Bank like a financial pro with the Alliant mobile app. Make payments, deposit checks, manage cards and so much more.
Renovate your kitchen, pay off high-interest debt, or have access to emergency funds when you need it with an Alliant Home Equity Line of Credit.
Browse new and used vehicle inventory, and qualify for a rate discount when you buy!81
Separate each of your savings goals into an Alliant Supplemental Savings Account so you can visualize your progress.
Discover how an award-winning banking experience could be your next little win.
Logo courtesy of CNBC
By Michelle Huffman
Savings accounts are relatively straightforward: You deposit cash into an account, and as that cash accrues, you earn interest — maybe very little, but some.
But not all savings accounts are created equally, starting with that interest. The features of a savings account vary and so do the rules around minimum balances, account fees, deposits, withdrawals and rate tiers.
If you’re wondering how to choose a savings account that’s right for you — ideally one that carries a high interest rate and low requirements — this article will outline the important features of a savings account.
Savings accounts earn interest — their primary benefit over checking accounts — but even so, the interest earned could be very little. The national average is typically around .1% APY according to the FDIC. So a $10,000 balance with an interest rate of .1% APY will only earn $10 each year. However, high-interest savings accounts will earn many times that and a $10,000 balance could earn $100 or more each year.
A note on interest rates: Financial institutions will often advertise the Annual Percentage Yield (APY) over the simple interest rate, because it more accurately reflects the interest earned by taking into account compounding interest. With compounding, your account balance grows due to the interest over time, and that amount also earns interest. However, the basic interest rate and the APY are often very close, particularly when interest rates are low.
Most financial institutions require some kind of initial deposit to create the account. Typically these fees range from about $5 to $100 for standard accounts.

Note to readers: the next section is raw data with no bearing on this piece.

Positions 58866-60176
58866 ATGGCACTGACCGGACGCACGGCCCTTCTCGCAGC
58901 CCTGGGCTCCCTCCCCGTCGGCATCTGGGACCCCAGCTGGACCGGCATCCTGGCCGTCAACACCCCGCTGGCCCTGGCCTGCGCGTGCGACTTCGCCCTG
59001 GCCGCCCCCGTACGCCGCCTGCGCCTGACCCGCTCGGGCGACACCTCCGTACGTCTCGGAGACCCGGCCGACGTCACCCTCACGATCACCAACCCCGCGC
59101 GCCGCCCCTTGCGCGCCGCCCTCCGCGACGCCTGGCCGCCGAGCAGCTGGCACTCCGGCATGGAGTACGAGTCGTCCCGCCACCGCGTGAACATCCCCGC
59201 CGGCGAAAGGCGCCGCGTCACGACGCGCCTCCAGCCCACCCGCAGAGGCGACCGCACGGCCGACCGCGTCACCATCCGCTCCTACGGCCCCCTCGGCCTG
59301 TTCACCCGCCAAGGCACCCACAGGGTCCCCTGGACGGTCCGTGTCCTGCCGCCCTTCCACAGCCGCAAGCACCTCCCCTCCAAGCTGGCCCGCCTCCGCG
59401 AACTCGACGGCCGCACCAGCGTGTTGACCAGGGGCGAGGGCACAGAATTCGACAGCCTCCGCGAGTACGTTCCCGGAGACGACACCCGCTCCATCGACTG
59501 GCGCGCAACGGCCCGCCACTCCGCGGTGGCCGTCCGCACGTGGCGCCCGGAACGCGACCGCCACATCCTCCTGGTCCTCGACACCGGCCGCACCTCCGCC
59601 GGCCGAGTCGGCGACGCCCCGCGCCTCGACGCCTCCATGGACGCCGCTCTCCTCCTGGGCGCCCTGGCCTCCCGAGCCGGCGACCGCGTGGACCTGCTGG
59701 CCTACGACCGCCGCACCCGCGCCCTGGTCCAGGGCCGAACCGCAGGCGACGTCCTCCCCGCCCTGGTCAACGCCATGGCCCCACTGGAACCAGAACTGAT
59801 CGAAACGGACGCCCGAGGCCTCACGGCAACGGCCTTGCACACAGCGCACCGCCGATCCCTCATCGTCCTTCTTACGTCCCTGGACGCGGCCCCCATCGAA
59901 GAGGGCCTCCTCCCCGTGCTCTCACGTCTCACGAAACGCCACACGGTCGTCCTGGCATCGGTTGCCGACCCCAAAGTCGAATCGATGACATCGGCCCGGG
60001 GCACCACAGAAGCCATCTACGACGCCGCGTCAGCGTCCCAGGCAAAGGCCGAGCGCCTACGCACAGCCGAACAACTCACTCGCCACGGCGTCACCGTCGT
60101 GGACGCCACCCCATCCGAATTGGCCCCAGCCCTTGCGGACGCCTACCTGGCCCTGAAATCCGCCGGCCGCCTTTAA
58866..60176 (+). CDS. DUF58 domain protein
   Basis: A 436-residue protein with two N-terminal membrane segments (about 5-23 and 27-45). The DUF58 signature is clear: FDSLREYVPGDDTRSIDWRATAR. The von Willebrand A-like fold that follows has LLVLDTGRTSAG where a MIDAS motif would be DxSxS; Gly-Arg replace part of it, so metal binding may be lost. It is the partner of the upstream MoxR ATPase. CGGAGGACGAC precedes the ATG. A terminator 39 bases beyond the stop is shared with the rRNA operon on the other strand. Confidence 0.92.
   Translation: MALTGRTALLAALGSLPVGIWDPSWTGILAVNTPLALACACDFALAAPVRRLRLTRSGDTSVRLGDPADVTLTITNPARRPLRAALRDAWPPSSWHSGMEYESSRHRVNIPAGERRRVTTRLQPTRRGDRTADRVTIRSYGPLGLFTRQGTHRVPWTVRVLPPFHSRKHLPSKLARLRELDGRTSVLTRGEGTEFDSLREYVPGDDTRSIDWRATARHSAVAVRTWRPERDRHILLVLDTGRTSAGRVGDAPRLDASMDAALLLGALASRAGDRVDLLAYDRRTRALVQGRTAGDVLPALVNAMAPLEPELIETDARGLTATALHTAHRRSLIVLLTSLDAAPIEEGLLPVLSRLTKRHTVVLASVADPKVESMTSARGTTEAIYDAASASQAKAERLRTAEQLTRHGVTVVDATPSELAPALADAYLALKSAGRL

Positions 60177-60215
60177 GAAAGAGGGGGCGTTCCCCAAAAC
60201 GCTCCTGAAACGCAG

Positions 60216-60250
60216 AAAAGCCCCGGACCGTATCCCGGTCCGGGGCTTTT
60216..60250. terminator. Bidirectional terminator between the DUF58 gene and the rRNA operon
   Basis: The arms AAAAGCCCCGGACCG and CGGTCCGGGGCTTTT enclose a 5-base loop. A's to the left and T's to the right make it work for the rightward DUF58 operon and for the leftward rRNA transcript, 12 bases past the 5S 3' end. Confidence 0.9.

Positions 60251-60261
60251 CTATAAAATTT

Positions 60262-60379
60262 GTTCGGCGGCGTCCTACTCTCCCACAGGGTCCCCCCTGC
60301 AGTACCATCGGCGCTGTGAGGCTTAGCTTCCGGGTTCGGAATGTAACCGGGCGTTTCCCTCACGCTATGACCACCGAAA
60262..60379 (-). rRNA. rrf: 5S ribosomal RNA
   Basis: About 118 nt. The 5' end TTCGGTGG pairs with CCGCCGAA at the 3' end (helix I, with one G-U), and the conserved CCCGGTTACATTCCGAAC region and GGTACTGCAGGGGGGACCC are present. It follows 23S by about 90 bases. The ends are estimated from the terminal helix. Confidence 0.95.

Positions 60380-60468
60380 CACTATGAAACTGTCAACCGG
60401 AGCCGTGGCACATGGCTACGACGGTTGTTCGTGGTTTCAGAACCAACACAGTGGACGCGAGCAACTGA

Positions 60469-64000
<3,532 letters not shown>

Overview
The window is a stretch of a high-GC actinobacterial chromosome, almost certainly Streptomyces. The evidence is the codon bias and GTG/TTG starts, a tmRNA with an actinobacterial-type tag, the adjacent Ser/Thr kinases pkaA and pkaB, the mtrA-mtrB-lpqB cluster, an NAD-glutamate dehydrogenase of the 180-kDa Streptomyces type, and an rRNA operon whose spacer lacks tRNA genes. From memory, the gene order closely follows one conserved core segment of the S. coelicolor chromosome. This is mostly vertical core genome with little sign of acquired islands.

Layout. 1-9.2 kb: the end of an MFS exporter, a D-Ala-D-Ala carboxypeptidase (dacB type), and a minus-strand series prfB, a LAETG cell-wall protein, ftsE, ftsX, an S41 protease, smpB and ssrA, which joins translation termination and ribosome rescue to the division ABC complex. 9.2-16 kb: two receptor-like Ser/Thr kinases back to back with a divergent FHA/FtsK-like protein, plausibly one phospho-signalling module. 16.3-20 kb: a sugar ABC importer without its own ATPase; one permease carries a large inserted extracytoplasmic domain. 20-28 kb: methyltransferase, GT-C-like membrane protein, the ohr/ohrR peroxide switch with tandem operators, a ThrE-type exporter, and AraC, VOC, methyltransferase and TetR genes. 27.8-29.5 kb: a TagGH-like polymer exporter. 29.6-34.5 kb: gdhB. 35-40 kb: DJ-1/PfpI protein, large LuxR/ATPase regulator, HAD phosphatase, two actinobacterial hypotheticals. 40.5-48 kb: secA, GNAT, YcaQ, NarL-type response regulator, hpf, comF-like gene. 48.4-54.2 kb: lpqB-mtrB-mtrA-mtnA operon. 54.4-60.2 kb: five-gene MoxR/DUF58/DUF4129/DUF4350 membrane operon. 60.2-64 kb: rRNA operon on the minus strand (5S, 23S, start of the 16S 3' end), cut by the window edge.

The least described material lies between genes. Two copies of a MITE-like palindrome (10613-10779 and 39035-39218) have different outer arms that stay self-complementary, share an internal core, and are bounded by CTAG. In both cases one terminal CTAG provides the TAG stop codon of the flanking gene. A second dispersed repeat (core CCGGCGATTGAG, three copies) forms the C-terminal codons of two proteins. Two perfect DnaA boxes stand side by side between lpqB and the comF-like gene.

Many savings accounts have balance requirements, which is the lowest amount of money you must have in the account, typically assessed daily. If you drop below that amount, you may trigger fees. Look for an account that won’t punish you for dropping below a minimum.
Common fees include low balance fees, annual or monthly maintenance fees, dormancy/inactivity fees or ATM fees — though sometimes these fees are waived if you meet certain requirements such as maintaining a minimum balance, having an attached checking account. Look for an account that doesn’t make you jump through hoops.
Note: Federal regulations limit savings withdrawals to six a month (with a few exceptions) and withdrawals beyond that limit may incur a fee, up to $15 per transaction.
Some savings accounts offer a higher interest rate when you meet certain qualifications, such as maintaining a high balance or signing up for direct deposit or automatic transfers. Find an account that has a low threshold to earn interest.
Another important feature of any savings account is how accessible it is. You don’t need to have all your banking in one place and an online account could be the most convenient. Check into the process surrounding the savings account’s deposits, transfers, and withdrawals. Also see if the account includes online banking, mobile banking (preferably an app that allows mobile deposits), and ATM access.
If you have specific savings goals, such as a car, home, vacation, or wedding, you may want to open additional savings accounts beyond a primary or emergency savings account. These accounts can be labeled with the savings goal and can be filled by one-time or recurring transfers.
With all these features to consider, spending some time reviewing which account is right for you can make a difference in how much interest you’re able to earn.
Looking for more banking tips? Check out these great posts:
Sign up for our monthly newsletter to help you stay at the top of your financial game.
Welcome! You'll now have financial tips sent to you directly each month.
You are leaving Alliant’s website to enter a website hosted by an organization separate from Alliant Credit Union. The products and services on this website are being offered through LPL Financial or its affiliates, which are separate entities from, and not affiliates of, Alliant Credit Union.The privacy and security policies of the site may differ from those of Alliant Credit Union.
You are leaving an Alliant Credit Union website and are about to enter a website operated by a third-party, independent from Alliant Credit Union. Alliant Credit Union does not manage the operation or content of the website you are about to enter. Alliant Credit Union is not responsible for the content and does not provide any products or services at this third-party website. The privacy and security policies of the site may differ from those of Alliant Credit Union.